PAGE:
By Doug Bernier
In 2007, when Kobe Bryant was undeniably at the top of his game, Alan Stein was given the unique opportunity to watch Kobe do his private morning workout. At the end of the workout, Kobe gave him some advice that was so deceptively simple that it would be easy for any of us to breeze past or gloss over it.
Today I want to share that advice with you… along with why Kobe’s advice is actually the power-packed secret sauce for some of the best athletes in the world…
…and why any athlete who is quarantined at home with extra free time on their hands should pay very, very close attention.
If you want to practice baseball at home, this should encourage you that you can actually get some very important work done, just by playing and doing baseball at home (and keep reading below for 3 specific examples of baseball practice drills you can do from home).
Advice from Kobe Bryant
During this particular workout, Kobe was on the court by himself and for the first 40 minutes all he did was simple footwork and pivot drills. There was no “flash and sizzle,” no highlight real plays, no dunking or goofing off, it was all basic fundamentals.
The observer later remarked, “I couldn’t believe it. I was watching superstar Kobe Bryant workout… and I was bored.”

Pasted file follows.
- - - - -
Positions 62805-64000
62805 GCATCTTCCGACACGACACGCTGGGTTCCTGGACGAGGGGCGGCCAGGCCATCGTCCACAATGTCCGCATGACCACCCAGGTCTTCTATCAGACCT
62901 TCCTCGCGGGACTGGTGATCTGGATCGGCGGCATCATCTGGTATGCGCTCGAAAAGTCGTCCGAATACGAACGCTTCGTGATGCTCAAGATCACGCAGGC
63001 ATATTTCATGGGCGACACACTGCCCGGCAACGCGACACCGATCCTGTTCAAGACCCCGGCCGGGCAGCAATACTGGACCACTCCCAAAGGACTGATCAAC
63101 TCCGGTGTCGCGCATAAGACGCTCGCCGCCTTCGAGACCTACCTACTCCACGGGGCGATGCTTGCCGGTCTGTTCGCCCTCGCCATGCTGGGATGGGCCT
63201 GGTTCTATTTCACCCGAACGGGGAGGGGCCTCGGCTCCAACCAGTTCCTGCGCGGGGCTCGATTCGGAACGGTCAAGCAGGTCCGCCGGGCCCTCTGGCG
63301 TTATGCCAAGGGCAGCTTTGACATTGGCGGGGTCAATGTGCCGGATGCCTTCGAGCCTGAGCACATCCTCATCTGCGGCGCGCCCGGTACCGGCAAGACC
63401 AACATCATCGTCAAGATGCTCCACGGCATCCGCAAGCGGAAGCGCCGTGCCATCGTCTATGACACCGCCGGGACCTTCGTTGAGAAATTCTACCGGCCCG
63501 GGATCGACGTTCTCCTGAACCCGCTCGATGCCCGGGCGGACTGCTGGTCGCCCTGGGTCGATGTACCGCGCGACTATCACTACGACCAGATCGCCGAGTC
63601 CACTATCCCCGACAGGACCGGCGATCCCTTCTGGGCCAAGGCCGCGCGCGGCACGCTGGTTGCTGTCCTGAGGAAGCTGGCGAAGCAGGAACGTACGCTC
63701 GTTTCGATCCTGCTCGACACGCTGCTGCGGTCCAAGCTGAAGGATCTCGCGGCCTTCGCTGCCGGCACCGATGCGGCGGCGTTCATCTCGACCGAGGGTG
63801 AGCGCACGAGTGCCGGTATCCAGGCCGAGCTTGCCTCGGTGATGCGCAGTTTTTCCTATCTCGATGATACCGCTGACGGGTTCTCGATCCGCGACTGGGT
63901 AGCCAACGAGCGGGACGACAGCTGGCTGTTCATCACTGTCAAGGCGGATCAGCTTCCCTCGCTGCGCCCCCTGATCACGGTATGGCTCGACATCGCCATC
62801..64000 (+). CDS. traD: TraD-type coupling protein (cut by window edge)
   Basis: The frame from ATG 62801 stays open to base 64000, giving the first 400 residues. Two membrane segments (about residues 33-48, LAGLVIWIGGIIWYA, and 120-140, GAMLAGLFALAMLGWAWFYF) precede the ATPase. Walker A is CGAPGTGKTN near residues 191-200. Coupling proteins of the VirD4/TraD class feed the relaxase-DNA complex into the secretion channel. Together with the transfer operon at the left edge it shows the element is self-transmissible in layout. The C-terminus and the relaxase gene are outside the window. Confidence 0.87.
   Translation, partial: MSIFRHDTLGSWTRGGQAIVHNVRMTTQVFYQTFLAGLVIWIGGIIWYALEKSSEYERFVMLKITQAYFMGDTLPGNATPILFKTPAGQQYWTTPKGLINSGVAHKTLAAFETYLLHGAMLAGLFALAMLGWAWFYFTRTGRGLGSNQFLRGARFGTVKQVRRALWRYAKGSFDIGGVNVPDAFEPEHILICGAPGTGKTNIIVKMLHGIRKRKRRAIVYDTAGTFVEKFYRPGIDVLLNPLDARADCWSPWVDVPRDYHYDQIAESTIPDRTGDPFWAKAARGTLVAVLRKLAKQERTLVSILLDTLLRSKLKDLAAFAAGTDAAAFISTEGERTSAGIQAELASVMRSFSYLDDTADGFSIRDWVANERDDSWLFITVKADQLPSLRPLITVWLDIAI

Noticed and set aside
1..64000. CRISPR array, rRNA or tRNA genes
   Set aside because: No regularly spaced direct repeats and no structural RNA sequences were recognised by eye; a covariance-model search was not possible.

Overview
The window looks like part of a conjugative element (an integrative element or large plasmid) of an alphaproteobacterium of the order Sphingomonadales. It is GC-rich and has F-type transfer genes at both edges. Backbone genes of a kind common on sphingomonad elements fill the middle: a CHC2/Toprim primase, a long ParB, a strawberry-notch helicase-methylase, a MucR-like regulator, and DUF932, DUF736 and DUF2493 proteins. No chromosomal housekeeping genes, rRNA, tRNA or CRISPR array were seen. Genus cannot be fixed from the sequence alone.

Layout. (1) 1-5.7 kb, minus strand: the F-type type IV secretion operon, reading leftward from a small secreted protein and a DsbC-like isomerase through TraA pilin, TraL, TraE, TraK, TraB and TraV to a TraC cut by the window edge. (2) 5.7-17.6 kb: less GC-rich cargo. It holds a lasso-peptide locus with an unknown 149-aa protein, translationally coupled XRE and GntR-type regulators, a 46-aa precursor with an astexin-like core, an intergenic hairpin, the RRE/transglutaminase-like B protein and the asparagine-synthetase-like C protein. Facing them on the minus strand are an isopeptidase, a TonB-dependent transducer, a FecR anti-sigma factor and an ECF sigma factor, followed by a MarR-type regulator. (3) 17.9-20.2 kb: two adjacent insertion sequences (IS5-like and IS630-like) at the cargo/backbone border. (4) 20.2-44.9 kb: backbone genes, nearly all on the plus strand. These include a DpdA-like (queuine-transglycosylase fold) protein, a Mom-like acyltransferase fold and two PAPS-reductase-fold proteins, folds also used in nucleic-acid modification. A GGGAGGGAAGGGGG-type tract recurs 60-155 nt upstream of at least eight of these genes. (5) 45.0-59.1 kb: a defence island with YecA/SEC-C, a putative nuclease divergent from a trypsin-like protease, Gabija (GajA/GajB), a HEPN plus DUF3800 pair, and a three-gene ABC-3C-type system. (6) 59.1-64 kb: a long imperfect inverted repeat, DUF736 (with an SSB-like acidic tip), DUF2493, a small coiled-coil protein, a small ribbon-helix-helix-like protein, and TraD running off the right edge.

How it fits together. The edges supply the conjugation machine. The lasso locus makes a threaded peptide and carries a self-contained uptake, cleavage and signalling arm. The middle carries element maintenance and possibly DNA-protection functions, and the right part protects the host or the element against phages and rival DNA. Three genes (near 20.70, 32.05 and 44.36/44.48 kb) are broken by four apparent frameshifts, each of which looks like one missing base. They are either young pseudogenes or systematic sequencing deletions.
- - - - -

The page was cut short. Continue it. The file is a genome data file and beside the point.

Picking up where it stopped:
Afterwards he asked Kobe, “You’re the best player in the world, why you doing the most basic drills?”
Kobe chuckled and said, “Why do you think I’m the best player in the world? The best never get bored with the basics.”
Every now and then I get a youth player or a very well-intentioned parent come up to me and ask, “at what age can I stop hitting off the tee?” or, “My kid did these basic fundamentals last week, he is bored, when can we move on to more exciting, things?”
The flashy play, the long homerun, the spinning jump throw is what we see on tv, it’s the exciting play that gets etched in our minds.
What we don’t see is the countless hours of work off the tee at 12:30 in the afternoon for a 7:05 game, or the 100 grounders an infielder takes on his knees at 1:15 that is part of his daily routine. Boring, at times maybe, but it’s essential to their consistency and greatness.
Mike Trout, Adrian Beltre, Joe Mauer all hit off the batting tee.
They worked on grooving their swing, getting the “feel” they wanted and working on pitch locations that give them trouble.
How satisfying it is to hit a homer on a pitch location they were working on all afternoon from their tee session!
Great plays happen when fundamentals are a priority.
When a shortstop makes a jump throw from the 5/6 hole and fires a strike to first base, the non flashy practice of the basics allow this to happen .The daily focus on hop recognition, proper glove presentation on backhands, starting the throw from the chest to help with balance and timing, all play a part of completing the play.
The difference in the Major League veterans that have played 10 years and the rest of us…. is consistency. They are reliable everyday.
Its easy to be good sometimes. It’s NOT easy to be good every time.
I saw first hand how the best players often made a commitment to not just “getting through fundamentals”or “going through the motions”, but spending a lot of focus and commitment in an effort to be perfect on the basics. There is almost a competitive aspect in trying to be perfect on a skill that can seem easy at times.